Posted by Destiny Ugorji | 5 March 2018 | 1,678 times
A civil society organisation, Media Initiative against Injustice, Violence and Corruption (MIIVOC) has called on President Muhammadu Buhari to take urgent steps to avert Nigeria’s imminent expulsion from the Egmont group of Financial Intelligence Units by assenting to the Nigerian Financial Intelligence Agency (NFIA) Bill immediately.
MIIVOC’s Executive Director, Dr. Walter Duru, made the call on Saturday in Abuja. He commended the leadership of the National Assembly for promptly resolving the impasse that arose over where to domicile the proposed Agency, describing their action as patriotic.
Duru, however, retained his earlier fears over the imminent expulsion of Nigeria from the Egmont Group of Financial Intelligence Units, if a clean copy of the NFIA Bill is not immediately transmitted and the President assenting immediately, arguing that it portends grave danger for the nation if allowed to happen.
According to him, the National Assembly deserves commendations for doing what he described as the needful, reiterating the grave danger facing Nigeria if expelled by the Egmont Group of FIUs.
“If expelled, Nigeria will be listed as a high-risk jurisdiction country, with far reaching implications,” Duru said.
He blamed Nigeria’s present suspension from the group on the absence of operational autonomy for the Nigeria Financial Intelligence Unit, as well as the absence of confidentiality in the handling of financial intelligence, commending the National Assembly for harmonizing its report, even as he called on her to quickly transmit same to the President for his immediate assent.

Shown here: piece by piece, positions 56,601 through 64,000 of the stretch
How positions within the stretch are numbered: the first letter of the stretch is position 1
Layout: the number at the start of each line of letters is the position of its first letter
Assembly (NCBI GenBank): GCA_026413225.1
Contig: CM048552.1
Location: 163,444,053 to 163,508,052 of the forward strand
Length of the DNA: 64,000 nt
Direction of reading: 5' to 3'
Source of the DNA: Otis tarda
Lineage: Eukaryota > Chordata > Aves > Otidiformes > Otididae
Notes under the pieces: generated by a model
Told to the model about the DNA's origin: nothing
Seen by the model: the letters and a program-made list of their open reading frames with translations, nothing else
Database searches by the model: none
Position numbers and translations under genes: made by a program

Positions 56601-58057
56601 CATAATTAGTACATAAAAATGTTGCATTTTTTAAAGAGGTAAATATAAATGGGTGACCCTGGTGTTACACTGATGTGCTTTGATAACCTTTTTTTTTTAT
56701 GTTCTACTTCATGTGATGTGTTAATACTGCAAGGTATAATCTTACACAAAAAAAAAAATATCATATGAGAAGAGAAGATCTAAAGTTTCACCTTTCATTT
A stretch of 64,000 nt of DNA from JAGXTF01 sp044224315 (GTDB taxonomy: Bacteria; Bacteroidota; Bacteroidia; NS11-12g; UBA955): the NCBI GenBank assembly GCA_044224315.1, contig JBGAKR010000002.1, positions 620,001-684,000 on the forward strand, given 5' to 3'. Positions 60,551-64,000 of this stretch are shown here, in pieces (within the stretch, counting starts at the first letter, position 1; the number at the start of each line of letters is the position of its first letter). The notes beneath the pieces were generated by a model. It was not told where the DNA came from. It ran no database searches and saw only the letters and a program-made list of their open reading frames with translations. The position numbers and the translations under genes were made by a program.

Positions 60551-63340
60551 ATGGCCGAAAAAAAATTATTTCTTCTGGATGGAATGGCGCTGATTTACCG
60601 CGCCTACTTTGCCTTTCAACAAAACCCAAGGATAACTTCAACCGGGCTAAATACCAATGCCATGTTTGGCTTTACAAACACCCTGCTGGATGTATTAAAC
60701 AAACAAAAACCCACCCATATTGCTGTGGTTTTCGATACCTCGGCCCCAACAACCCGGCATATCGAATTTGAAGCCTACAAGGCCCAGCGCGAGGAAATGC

His words: “Nigeria was suspended by the Egmont Group of FIUs in July, 2017, following the absence of operational autonomy for the NFIU, among other related concerns. The failure of Nigeria to pass a law making the NFIU independent is the main issue. Today, the main discrepancy, which was where the agency would be domiciled is resolved in favour of the Central bank of Nigeria. This is indeed, a step in the right direction. Now, even if the bill is not perfect, let it be finalised and transmitted immediately, while amendments come later. We must avert this imminent danger.
“The Egmont group will be meeting from the 11th to the 16th of March, 2018 and If Nigeria fails to comply with the group’s demand for a legal framework granting autonomy to the NFIU in the next few days, the country may be expelled from the global body, which provides the backbone for monitoring international money laundering and terrorist financing activities.”
Continuing, Duru said: “When expelled, Nigeria will no longer benefit from financial intelligence shared by the other one hundred and fifty-six member-countries, including the United States of America and the United Kingdom, while the country’s ability to recover stolen funds abroad will be hampered.
“Another major consequence will be the blacklisting of Nigeria in international finance, and this could affect the use of credit cards, as the credit lines offered by corresponding banks would be cut off. In fact, financial instruments from Nigeria may not be honoured abroad.
“It could also affect the international rating of Nigerian financial institutions, restricting their access to some major international transactions. Do not forget that Nigeria’s membership of the Egmont Group ensured the removal of Nigerian banks from the blacklist of international finance. The blacklisting of Nigeria in 2001, for instance, prevented the banks from engaging in correspondent banking with foreign institutions and also denied Nigerians access and ability to use foreign credit cards.
“The last Egmont group statement about Nigeria is very clear on what the issues are. The issue of autonomy for Nigeria FIU is the crux of the matter.”
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